I'm glad you were fortunate enough to be able to move on, others living from paycheck to paycheck won't be as fortunate.

I am concerned about your point that adleast the bin men can receive benefit for rent. That sort of mentality is crippling Britain, adleast someone will pay for it at the expense of others. You know more than anyone most probably that to a man of the house, providing for your family independently is a priority and to many traditionalist, a sign of character.

Can I ask where your from. The fact that your shelters are sustainable leads me to believe you don't live in a high density population, high living cost area like hackney



posted on Jun, 4 2015 @ 12:27 PM
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a reply to: grainofsand

That's good to hear, no matter how bad it got your morals remained intact. Fair play to you. You were fortunate enough not to have a substance addiction and allocate your money properly to be alive today.



posted on Jun, 4 2015 @ 12:28 PM
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a reply to: funbox

I see what you're saying but if I was homeless in Hackney their new rules would be successful in moving me on.
I'd want to try rebuild my life in a place without added problems such as punishment for sleeping in public places.

...but if my local council tried it on here there would be many people such as myself protesting outside the town hall and calling them out as scum. I've never been a member of any activism type group but I have tagged along with any demonstration or protest which I agree with, locally and nationally.



posted on Jun, 4 2015 @ 12:35 PM
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a reply to: grainofsand

fair play to you , let them protests boards give them what for, lets your voice burn their receptive ears , as I sit here listening to this # itv news broadcast *content less and without detail* , I hear osborns wielding the axe again ...

what a truthful metaphor ,, *nose rub nose rub*

o how those protest boards scream them to sense


sorry about the cynicism, mass protests to me, is like shouting at the sea to stop making that irritating sloshing sound

ah , that's what osbournes doing , the rest of the royal mail up for grabs to the shareholders* , conservative does what conservative does

funbox

*not really the public now are they



posted on Jun, 4 2015 @ 12:57 PM
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a reply to: andy06shake

Just when i thought the world had shown me everything, some genius comes up with this ridiculous twaddle.

This world gets denser by the hour.



posted on Jun, 4 2015 @ 01:15 PM
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originally posted by: rossacus
The fact that your shelters are sustainable leads me to believe you don't live in a high density population, high living cost area like hackney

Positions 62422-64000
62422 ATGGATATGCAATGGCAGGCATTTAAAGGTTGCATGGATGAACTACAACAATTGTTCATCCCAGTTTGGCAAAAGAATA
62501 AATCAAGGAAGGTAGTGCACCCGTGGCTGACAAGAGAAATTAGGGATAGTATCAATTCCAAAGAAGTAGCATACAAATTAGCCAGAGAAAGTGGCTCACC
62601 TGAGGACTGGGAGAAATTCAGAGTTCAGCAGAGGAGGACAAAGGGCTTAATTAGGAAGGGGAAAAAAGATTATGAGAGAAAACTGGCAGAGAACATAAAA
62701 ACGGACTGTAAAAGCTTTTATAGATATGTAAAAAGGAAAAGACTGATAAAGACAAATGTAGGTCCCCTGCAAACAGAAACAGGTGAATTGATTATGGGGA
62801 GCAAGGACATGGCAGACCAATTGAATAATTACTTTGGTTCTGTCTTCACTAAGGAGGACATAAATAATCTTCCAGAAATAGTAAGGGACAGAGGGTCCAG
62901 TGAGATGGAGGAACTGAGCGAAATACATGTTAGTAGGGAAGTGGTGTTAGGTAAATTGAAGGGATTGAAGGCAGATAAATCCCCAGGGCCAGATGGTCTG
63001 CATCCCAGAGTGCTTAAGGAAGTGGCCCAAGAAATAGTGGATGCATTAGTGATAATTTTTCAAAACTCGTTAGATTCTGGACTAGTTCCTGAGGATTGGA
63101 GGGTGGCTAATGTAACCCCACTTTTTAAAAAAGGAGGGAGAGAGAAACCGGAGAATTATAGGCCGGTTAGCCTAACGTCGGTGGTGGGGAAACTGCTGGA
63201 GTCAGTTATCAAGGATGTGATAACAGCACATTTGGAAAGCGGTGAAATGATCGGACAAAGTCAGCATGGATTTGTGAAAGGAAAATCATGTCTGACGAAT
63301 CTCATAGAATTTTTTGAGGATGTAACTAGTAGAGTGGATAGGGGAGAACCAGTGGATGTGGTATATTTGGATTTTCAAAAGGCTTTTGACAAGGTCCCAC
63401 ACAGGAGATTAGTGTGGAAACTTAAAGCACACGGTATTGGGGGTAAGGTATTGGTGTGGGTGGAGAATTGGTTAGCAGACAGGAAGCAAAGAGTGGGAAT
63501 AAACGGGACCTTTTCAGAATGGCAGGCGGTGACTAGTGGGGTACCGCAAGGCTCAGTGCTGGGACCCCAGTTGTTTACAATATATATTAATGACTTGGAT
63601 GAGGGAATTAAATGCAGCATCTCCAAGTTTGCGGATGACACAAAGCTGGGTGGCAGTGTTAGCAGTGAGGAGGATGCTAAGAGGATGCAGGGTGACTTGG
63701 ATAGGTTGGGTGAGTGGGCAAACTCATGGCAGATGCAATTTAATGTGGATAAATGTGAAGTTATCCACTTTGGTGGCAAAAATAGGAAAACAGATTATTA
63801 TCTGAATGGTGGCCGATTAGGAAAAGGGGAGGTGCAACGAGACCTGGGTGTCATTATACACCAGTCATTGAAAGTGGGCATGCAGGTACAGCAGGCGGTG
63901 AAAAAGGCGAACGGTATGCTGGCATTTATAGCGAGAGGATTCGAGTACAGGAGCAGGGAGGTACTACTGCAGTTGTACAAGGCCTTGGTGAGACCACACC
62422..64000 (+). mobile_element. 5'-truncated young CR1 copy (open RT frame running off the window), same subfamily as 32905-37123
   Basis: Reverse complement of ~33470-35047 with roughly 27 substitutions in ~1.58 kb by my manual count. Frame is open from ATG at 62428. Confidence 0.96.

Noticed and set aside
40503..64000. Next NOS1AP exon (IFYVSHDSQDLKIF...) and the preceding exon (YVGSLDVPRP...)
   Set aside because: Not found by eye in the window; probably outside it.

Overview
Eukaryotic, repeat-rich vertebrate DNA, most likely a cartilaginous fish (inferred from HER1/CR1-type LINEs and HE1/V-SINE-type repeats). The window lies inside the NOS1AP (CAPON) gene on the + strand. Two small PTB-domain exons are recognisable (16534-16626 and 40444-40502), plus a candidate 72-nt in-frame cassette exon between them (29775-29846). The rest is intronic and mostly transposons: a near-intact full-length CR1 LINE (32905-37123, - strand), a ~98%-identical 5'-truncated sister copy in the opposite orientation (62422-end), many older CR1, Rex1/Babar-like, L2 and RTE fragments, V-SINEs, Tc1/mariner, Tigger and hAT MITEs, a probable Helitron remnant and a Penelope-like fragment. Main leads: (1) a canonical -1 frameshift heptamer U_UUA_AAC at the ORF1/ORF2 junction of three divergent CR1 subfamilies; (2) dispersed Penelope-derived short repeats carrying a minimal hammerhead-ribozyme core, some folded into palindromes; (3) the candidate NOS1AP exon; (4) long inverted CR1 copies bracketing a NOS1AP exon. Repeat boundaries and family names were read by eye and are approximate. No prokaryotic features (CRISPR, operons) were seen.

Lol, of course, even our biggest city in the South West (Plymouth) has less people living in it than Hackney, and yep our rent prices are much lower, couldn't that be said about pretty much everywhere in Britain outside of London though.

Our shelters are not 'sustainable' as such either, they depend on a mixture of donations by local people, and a direct grant from the local authority, ultimately funded by local taxpayers. All staff are volunteers except for the mental health nurses and the weekly doctor service.
When the beds are full, or if homeless folk are intoxicated then they can sleep in a relatively safe space outside with cover from the rain and free blankets/tea/soup. The hostel and outreach service has a high resettlement rate, and to me, is the best way of tackling homelessness than just punishing them for sleeping in a public space.

If the people of Hackney want to punish folk for sleeping rough then that is the choice of the people of Hackney, I'm just glad we have volunteer outreach workers instead who direct our homeless to the 'safe place' away from tourists, then try to help them.
Our communities socially/economically/environment wise are apples and oranges of course, but that explains why I've never ever wanted to live in London.



posted on Jun, 4 2015 @ 01:24 PM
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a reply to: funbox

Ah, I understand your sentiments but I look at it this way, the day we all stop shouting is the day we've all given up.
I will never stop shouting when something needs to be shouted about.

I was a fox hunt saboteur in the 90's and attended protests in London, we got a partial victory there, but be sure that without direct action and protest many foxes would be cruelly chased and killed to this day.
Apathy stops nothing, but direct action and protest sometimes can. At least when I die I know I did everything I could about the things I cared about.



posted on Jun, 4 2015 @ 01:42 PM
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a reply to: grainofsand




I passionately support homeless hostels and outreach services so others find it easier to get out of their hole in life.


Absolutely.


...even if it puts my local taxes up by a small amount.


What constitutes a small amount? Not that I necessarily disagree, but one persons small amount, is another persons cause for revolution...



posted on Jun, 4 2015 @ 01:52 PM
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originally posted by: seagull
What constitutes a small amount? Not that I necessarily disagree, but one persons small amount, is another persons cause for revolution...
Valid question, just checked, and the grant provided by my local council to help fund the homeless hostel and outreach service is 0.05% of the total council budget.
I pay Council Tax of just under £1000 per year so by my sums the homeless cost me 50 pence a year. I'd be happy to double it to a pound a year.



posted on Jun, 4 2015 @ 01:57 PM
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a reply to: grainofsand

OK. that's a small amount to me, too... No revolution today.

Seriously though, a hostel accompanied by counselling, and/or job training. Or even work in exchange for a safe place to sleep wouldn't be that expensive.

We aren't talking about five star accommodations here. Just warm, and safe where one can get a hot meal, a shower as needed.